All posts in Arthritis

How To Tell If Your Pet Has Arthritis

How To Tell If Your Pet Has Arthritis

Did you realize that 62% of dogs between 8 and 13 years of age have arthritis?  And that 20% of all cats have x-ray evidence of arthritis?  Some orthopedists believe that  osteoarthritis disease (OAD) in dogs is caused by an anatomical defect that places abnormal stress on the joints.   Wear and tear arthritis tends to occur in cats much as it does in people.  No matter the cause of OAD, alleviating pain is the primary concern.  OAD pain signs can include limping, difficulty jumping, sitting or squatting to eliminate, stiffness, reluctance to navigate stairs and overall behavior change. If your pet is demonstrating any of these signs as it ages, it may be time for life improving OAD therapy.

Think of OAD therapy as a triangle.  Each leg of the triangle represents one mode of therapy:  chondroprotectants, NSAIDs (Non Steroidal Anti-Inflammatory Drugs) and adjuvant pain relievers.  The inner area encompassed by the triangle legs represents weight management which is often a too overlooked part of arthritis control.

Chondroprotectants are substances while help protect cartilage.  Joint fluid and cartilage act as shock absorbers for bones.  Chondroprotectants help maintain cartilage integrity and help increase joint fluid viscosity.  There is only one injectable FDA approved chondroprotectant.  All others are nutraceuticals such as glucosamine or dietary supplements some of which are incorporated into the food.  There is a wide variation of efficacy in these substances so please consult with your veterinarian about their use.

The next triangle leg is the NSAIDs- the largest group and mainstay of OAD treatment. NSAIDs block the cyclo-oxygenase (COX) pathway.  The COX pathway is responsible for prostaglandin production.  There are two primary COX pathways- COX 1 & COX 2. The COX 1 pathway synthesizes beneficial, “housekeeping” prostaglandins that aid in maintaining gastrointestinal mucosa, kidney blood flow and platelet aggregation which helps blood clot.  COX 1 is known as the “good COX”.  The COX 2 pathway produces inflammatory prostaglandins which cause inflammation and pain. Some inflammation is good and helps the body repair damage, but chronic inflammation isn’t beneficial to the body.  COX 2 is “the bad COX”. The newer, more potent NSAIDs inhibit the COX 2 pathway while mostly sparing the COX 1 pathway making these new class of drugs much safer.  Aspirin and corticosteroids work by inhibiting both the COX 1 and the COX 2 pathways. Aspirin’s action of interfering with gastric protection prostaglandins predisposes dogs and people to gastrointestinal ulceration. This side effect is rarely seen with the selective COX 2 inhibitor NSAIDs such as Rimadyl, Deramaxx, Metacam and Previcox. There are side effects associated with this group of drugs so your pet will need to have periodic, monitoring bloodwork done.  I also recommend doing baseline bloodwork prior to initiating therapy since often we are using these drugs in our older patients which may have other, underlying, hidden health issues.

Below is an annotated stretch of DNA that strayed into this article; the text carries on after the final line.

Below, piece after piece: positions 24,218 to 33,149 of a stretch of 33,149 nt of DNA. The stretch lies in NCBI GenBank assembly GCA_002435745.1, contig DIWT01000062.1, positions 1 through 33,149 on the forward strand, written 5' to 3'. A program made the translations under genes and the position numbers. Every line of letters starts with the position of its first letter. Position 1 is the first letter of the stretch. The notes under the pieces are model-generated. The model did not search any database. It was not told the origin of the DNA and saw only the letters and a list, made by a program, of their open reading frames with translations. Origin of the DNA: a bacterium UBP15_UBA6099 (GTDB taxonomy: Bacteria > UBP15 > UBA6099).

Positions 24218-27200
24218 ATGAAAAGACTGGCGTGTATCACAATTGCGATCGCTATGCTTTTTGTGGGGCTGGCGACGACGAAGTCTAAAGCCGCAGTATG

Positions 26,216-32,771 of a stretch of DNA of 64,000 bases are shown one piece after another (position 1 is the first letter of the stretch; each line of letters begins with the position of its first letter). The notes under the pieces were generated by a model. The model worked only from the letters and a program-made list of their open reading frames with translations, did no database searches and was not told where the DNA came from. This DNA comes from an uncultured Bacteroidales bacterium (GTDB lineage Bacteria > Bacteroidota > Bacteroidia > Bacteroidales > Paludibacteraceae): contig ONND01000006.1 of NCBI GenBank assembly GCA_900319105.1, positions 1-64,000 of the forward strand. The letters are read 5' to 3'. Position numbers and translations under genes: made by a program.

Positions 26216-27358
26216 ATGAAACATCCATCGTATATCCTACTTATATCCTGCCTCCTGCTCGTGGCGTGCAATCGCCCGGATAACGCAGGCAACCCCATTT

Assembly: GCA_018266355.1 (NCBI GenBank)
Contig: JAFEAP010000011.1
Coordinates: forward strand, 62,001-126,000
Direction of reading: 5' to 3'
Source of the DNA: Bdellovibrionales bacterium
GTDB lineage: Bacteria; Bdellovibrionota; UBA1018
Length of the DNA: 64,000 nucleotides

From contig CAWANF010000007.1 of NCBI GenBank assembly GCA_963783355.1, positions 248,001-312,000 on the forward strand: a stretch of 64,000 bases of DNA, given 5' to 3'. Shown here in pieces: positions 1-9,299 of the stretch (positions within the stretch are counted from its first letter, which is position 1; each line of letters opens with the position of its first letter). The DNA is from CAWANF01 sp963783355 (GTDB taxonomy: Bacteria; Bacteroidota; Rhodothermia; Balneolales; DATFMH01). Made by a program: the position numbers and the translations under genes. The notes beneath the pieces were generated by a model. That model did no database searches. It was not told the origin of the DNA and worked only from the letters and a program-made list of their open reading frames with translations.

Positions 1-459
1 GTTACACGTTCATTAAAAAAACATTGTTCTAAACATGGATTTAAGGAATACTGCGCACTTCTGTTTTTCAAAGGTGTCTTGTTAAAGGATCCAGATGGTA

A reminder note:  In general, NSAIDs are toxic to cats.  NSAIDs such as Tylenol (Acetaminophen) and Advil (Ibuprofen) can induce fatal liver failure in your cat. NEVER give your cat NSAIDs.

Senhor levando seu cachorro passearThe third leg of the OAD treatment triangle is pain relievers other than NSAIDS. Narcotic and narcotic-like drugs represent a large portion of this group.  These drugs make up the mainstay of OAD control for cats.  Unlike NSAIDs, narcotics can be used safely in cats under close supervision of a veterinarian. In canine patients, adding a narcotic or narcotic like drug into the treatment regimen along with the NSAIDs will allow us to use the lowest NSAID dose possible.  Lowering the NSAID dose reduces the potential side effects of the NSAID.  Moreover, many dogs with severe OAD require this multi-modal pain relief therapy to achieve pain control. A common drug now used to treat the pain of canine OAD is tramadol.  Many of you know this drug as Ultram.